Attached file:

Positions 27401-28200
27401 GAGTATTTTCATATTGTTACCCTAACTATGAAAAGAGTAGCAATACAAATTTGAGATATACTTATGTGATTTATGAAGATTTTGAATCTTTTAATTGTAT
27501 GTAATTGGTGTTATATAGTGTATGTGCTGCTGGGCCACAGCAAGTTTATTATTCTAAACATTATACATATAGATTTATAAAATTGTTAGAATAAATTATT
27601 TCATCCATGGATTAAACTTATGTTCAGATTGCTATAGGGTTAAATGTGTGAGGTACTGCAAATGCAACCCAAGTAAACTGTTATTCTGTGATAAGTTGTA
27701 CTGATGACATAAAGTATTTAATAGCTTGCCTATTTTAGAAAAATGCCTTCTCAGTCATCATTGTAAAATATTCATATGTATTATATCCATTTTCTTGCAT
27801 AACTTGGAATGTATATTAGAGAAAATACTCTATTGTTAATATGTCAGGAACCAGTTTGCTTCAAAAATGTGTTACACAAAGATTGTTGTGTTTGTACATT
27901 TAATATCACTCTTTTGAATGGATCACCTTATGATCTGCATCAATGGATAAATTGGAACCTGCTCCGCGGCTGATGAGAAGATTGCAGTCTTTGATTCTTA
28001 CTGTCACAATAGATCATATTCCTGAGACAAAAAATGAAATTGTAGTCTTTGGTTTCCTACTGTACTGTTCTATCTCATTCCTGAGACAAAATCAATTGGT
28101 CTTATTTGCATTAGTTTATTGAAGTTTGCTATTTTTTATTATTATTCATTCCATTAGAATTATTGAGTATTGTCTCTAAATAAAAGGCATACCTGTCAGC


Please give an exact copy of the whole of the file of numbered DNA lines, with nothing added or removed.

Positions 27401-28200
27401 GAGTATTTTCATATTGTTACCCTAACTATGAAAAGAGTAGCAATACAAATTTGAGATATACTTATGTGATTTATGAAGATTTTGAATCTTTTAATTGTAT
27501 GTAATTGGTGTTATATAGTGTATGTGCTGCTGGGCCACAGCAAGTTTATTATTCTAAACATTATACATATAGATTTATAAAATTGTTAGAATAAATTATT
27601 TCATCCATGGATTAAACTTATGTTCAGATTGCTATAGGGTTAAATGTGTGAGGTACTGCAAATGCAACCCAAGTAAACTGTTATTCTGTGATAAGTTGTA
27701 CTGATGACATAAAGTATTTAATAGCTTGCCTATTTTAGAAAAATGCCTTCTCAGTCATCATTGTAAAATATTCATATGTATTATATCCATTTTCTTGCAT
27801 AACTTGGAATGTATATTAGAGAAAATACTCTATTGTTAATATGTCAGGAACCAGTTTGCTTCAAAAATGTGTTACACAAAGATTGTTGTGTTTGTACATT
27901 TAATATCACTCTTTTGAATGGATCACCTTATGATCTGCATCAATGGATAAATTGGAACCTGCTCCGCGGCTGATGAGAAGATTGCAGTCTTTGATTCTTA
28001 CTGTCACAATAGATCATATTCCTGAGACAAAAAATGAAATTGTAGTCTTTGGTTTCCTACTGTACTGTTCTATCTCATTCCTGAGACAAAATCAATTGGT
28101 CTTATTTGCATTAGTTTATTGAAGTTTGCTATTTTTTATTATTATTCATTCCATTAGAATTATTGAGTATTGTCTCTAAATAAAAGGCATACCTGTCAGC